Do First Offenders Get Jail Time?

Do First Offenders Get Jail Time?

First-time offenders are convicts who have no previous criminal record. Such convicts are subject to the First Offender Act that guides courts on how to treat them.

The Act recommends ways of treating the offender such that they are rehabilitated without the stigma of incarceration. Most states have first offender programs that apply to crimes that are not a risk to public safety or injurious to the victims.

In many states, if you complete a diversion program after your first offence, your record will be expunged. However, like any rule, there are exceptions. In certain states people who commit violent crimes or sex offences may be exempt from these programs. For example, according to criminal defense lawyer Randall B Isenbert of Fort Worth, in Texas DWI first offenders are exempted from diversion programs.

If you commit violent crimes, you can get jail time on your first offence, depending on the state. Sex offenders, those in possession of child pornography, and those involved in making child pornography are also often exempted from these programs.

Alternative sentencing

First offenders who are convicted of nonviolent crimes can be rehabilitated through alternative sentencing programs. These programs allow the offender to reform without utilizing prison resources. Alternative sentencing applies to misdemeanours where there was no grievous injury to the victim. Offences that are often punished through alternative sentencing include:

  • Shoplifting
  • Driving under the influence
  • Simple battery
  • Drug possession

You should ask your attorney if you qualify for an alternative sentencing program if you believe you may be a candidate based on your charge.


Probation involves assigning a probation officer to monitor the conduct of the offender for a certain period. The offenders must meet the officer at set times and undergo tests related to their offence. The court can revoke the probation if the convict violates the terms repeatedly.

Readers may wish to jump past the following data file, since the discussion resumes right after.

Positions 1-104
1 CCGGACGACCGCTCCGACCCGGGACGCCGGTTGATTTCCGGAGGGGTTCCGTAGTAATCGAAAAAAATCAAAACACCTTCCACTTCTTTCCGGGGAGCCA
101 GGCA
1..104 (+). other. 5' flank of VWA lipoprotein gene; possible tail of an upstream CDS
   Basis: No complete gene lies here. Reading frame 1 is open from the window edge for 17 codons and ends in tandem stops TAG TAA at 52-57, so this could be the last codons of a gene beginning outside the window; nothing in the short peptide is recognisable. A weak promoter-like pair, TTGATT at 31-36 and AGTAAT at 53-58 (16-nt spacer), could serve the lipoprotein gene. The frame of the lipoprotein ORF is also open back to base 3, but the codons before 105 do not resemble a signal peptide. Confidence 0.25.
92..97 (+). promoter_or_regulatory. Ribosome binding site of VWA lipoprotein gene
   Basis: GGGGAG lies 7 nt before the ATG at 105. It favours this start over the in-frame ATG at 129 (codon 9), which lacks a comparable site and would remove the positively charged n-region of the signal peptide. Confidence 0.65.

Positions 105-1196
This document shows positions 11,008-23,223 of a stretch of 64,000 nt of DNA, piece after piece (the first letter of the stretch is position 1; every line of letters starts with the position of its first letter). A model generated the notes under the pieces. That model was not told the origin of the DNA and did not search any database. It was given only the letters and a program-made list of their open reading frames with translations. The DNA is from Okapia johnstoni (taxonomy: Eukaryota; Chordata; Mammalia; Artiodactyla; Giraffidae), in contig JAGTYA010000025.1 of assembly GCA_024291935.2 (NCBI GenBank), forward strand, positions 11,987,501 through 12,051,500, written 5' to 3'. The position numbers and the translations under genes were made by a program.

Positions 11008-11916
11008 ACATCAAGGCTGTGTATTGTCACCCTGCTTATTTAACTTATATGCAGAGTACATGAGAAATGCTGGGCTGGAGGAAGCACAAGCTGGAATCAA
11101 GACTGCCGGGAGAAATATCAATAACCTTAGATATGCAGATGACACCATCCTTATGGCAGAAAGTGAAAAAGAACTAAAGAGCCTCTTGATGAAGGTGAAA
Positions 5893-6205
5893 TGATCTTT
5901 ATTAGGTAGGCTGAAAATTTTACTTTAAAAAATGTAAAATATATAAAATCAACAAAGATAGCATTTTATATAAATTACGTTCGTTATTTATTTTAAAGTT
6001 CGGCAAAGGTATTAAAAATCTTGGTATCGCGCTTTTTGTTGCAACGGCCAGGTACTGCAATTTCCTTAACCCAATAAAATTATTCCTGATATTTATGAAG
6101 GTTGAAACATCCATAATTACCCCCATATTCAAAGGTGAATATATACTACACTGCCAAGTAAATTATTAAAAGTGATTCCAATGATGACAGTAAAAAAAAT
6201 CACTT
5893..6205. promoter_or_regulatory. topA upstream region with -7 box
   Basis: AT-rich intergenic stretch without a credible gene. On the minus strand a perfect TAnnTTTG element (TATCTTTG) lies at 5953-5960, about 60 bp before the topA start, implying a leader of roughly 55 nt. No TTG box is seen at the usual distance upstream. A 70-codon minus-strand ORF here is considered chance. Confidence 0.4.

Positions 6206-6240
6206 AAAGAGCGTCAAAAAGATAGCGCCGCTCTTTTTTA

You should ask your attorney if you qualify for an alternative sentencing program if you believe you may be a candidate based on your charge.

Suspended sentence

A suspended sentence is an incarceration order that is not imposed. Some suspended sentences have similar terms to probation, meaning that they can be activated if the offender repeats the offense within a given period. If the offender completes the sentence successfully, the court expunges it from their criminal record.


A fine is a monetary penalty that the offender pays at the sentencing court.

Community service

Community service involves ordering the convict to complete a task that is beneficial to the community. The tasks include collecting trash along highways, working at a soup kitchen, or volunteering for community organisations.

House arrest

A house arrest is a sentence where the offender serves time at home. In this case, the offender has an allowance to go to work and complete other essential tasks. However, they are under electronic surveillance, and they will get random visits by law enforcers and probation officers.


Restitution involves compensating the victim for the losses they have incurred.

Deferred adjudication

Deferred adjudication refers to rehabilitation programs for offenders who commit misdemeanours that require specialised treatment. They give the offender a chance to show that they can improve their behavior if they undergo education and counseling.

DUI classes

These are classes that teach offenders about the risks of careless driving. They also educate them on the need to be responsible on the road and the effect of different substances on their ability to drive properly. Most programs take two to four hours of intense education.

Substance abuse programs

This class teaches offenders about the dangers of drug dependence and addiction. They also teach them resilience and how to curb the urge to indulge in substance abuse. Most classes take eight hours.

Domestic violence programs

These sessions educate offenders about the need to avoid violence when dealing with their spouses and family. The counselors challenge attitudes, beliefs, and traditions that promote violence and propose nonviolent alternatives. First offenders take 26 classes spread over six months.

Petty larceny classes

This program teaches offenders about the risk of theft and encourages them to live an honest life. The session lasts eight hours.

Impulse control programs

These classes teach offenders who lack self-control about the risk of injuring other members of the public. They train them about restraint and pursuing viable alternatives to impulsive behavior. The sessions take eight hours.

Prostitution prevention programs

This class teaches offenders on the legal and health risks of sex work. It also sensitises participants on the vulnerability associated with prostitution. Most classes take eight hours.

Deferred adjudication programs are a great way to avoid having your first offense end up on your permanent record. You’ll also want to ask your lawyer if deferred adjudication programs are a viable option for you.

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